12. THE REFUGEE COUNCIL, which has helped 8,000 Bosnian refugees who fled to the UK, raised pounds 145,000 in August for refugees in Bosnia. 'We recognised that the vast majority, more than 3 million refugees, are still in former Yugoslavia. The crisis now is not so much of armed combat but of the effects of winter,' says Ken Ritchie, deputy director of the Refugee Council. About 75 per cent of the money raised is now channelled to other British charities working out in Bosnia, all of which are listed on this page.

13. SAVE THE CHILDREN is supporting its sister organisation Red Barnet, from Denmark, which is distributing family food parcels to displaced people in Bosnia. Last year the charity spent more than pounds 1m on aid to Eastern Europe and mostly needs clothes, food and heating - the war having severely reduced state finances.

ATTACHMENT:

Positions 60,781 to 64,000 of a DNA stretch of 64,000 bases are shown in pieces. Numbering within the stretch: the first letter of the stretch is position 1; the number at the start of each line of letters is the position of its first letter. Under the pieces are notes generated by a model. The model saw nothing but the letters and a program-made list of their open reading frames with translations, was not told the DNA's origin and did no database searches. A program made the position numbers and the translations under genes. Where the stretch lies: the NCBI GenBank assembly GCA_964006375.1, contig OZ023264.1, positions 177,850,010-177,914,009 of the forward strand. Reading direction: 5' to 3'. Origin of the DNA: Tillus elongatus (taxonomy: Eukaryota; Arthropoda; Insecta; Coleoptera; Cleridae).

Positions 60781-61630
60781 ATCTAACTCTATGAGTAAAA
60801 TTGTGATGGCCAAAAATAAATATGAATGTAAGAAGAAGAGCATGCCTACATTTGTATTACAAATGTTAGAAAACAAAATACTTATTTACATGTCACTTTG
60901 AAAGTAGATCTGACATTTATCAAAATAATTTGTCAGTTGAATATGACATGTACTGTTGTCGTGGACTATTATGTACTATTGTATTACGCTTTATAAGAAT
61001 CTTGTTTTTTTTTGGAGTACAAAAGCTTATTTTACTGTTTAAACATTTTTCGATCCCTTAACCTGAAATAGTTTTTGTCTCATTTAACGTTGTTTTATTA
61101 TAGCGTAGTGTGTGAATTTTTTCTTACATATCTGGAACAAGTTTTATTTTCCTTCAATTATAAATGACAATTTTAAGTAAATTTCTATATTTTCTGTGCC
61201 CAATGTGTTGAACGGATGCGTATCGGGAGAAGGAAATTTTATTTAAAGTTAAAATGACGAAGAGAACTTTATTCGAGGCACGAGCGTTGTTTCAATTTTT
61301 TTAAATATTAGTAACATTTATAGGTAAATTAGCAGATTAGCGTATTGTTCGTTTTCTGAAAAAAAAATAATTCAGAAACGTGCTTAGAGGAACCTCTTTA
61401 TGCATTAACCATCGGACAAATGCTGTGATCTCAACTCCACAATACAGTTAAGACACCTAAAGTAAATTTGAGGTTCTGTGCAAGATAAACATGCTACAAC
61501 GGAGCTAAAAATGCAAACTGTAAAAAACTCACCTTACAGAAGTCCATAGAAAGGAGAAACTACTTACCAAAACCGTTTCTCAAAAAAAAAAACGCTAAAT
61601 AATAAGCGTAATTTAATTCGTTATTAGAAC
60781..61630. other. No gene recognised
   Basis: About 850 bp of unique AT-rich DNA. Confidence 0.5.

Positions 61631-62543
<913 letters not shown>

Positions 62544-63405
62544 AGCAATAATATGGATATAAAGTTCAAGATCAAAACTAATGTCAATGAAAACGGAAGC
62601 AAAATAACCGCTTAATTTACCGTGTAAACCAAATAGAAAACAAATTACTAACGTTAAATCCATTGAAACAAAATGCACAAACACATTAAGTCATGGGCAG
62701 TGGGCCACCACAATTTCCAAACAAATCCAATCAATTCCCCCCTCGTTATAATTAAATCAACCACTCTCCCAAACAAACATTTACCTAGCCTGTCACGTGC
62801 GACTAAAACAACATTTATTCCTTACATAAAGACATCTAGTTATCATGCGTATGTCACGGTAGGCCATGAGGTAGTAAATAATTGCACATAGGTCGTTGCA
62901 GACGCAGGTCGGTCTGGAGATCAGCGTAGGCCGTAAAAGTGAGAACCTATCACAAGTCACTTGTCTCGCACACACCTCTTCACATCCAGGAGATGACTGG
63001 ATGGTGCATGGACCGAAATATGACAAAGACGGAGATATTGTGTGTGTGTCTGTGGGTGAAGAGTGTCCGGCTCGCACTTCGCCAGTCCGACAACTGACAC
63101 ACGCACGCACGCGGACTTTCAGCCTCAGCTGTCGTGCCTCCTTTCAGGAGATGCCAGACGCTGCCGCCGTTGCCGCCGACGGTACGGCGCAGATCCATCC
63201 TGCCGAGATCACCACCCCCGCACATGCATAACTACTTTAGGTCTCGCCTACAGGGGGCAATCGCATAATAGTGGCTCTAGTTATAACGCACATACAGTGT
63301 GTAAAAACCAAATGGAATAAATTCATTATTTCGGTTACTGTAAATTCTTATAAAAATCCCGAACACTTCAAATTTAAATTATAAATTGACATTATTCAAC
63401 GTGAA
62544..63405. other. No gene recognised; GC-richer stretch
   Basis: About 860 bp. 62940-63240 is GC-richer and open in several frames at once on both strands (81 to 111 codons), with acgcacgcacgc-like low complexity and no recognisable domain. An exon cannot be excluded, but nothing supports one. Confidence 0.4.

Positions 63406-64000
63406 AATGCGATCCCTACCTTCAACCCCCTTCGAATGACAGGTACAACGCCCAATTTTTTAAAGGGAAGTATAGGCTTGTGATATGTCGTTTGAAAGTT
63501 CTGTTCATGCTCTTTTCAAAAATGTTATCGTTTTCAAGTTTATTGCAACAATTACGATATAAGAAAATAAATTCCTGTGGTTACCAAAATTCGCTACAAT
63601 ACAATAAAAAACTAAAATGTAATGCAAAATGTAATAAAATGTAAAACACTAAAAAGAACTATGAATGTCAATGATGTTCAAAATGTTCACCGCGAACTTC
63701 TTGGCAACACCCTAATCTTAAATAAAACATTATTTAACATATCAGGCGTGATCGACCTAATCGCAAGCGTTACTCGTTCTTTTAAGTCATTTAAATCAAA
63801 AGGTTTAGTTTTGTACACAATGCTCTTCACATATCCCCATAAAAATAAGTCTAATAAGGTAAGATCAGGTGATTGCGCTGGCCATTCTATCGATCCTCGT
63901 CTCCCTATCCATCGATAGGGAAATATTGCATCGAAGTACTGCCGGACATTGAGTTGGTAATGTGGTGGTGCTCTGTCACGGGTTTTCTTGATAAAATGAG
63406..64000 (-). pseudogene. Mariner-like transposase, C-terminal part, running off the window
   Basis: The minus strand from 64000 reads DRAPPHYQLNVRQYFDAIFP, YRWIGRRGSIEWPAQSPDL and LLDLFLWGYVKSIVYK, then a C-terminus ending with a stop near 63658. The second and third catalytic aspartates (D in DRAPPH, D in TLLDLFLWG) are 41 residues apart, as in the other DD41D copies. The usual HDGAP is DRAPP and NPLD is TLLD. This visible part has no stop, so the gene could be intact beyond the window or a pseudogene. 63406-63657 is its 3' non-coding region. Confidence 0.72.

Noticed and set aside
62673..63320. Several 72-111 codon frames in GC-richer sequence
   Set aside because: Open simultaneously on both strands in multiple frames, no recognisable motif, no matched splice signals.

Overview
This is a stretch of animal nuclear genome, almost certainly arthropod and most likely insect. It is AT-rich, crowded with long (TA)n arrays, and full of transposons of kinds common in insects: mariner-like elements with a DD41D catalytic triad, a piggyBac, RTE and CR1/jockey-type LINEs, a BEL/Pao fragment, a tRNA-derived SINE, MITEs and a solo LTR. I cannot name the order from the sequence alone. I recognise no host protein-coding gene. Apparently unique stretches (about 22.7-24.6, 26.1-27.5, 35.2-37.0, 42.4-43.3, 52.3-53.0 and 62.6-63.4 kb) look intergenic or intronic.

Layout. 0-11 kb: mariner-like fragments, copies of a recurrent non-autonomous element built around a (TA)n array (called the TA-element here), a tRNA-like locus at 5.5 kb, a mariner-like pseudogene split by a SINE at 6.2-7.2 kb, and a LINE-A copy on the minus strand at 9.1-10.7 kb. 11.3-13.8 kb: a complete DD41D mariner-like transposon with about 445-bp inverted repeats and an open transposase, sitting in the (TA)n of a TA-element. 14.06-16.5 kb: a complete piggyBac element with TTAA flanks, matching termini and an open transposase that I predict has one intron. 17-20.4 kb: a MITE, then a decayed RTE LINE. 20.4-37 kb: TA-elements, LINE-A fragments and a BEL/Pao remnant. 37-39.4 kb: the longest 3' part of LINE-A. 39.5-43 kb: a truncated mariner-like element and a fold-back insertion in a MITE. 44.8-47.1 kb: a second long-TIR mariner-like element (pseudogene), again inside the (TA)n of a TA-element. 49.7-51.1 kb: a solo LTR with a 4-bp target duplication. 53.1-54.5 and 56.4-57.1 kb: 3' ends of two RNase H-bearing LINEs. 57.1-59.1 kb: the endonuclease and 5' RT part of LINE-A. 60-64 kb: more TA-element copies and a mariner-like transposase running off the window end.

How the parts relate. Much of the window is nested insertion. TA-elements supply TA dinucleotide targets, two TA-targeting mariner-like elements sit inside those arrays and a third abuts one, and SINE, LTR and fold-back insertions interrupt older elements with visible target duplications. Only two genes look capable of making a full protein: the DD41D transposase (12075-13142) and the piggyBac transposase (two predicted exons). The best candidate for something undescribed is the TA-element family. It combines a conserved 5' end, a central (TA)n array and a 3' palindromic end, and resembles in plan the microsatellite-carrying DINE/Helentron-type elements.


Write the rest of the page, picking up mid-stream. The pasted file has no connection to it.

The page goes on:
14. SCOTTISH EUROPEAN AID is one of the smallest aid organisations working in Bosnia. It began earlier this year with a UNHCR grant of pounds 800,000 to work on a water engineering programme in the Tuzla area. The area is swollen with refugees and clean water is critically important. SEA reckons the average cost of restoring an adequate water supply is about 50p a person. The group's UNHCR grant runs out this month and it does not know if it will get further funding. It needs to raise money urgently to continue its work this winter and next year.

15. THE UNITED NATIONS ASSOCIATION'S TRUST BOSNIA, founded in July to raise money for the UNHCR's use, has raised pounds 59,000. Some of the money was earmarked for airlifting injured children out of Bosnia; the rest has been used in areas of most pressing need.


If you would like to support one or more of the charitable organisations please send a separate cheque for each donation, made payable to the organisation - with the wording as indicated below - and send to: Bosnia Appeal, The Independent, 40 City Road, London EC1Y 2DB.



3. CARE.








11. OXFAM. For more information about the Cold Front Appeal, contact Oxfam, 274 Banbury Road, Oxford OX2 7DZ (0865 311311).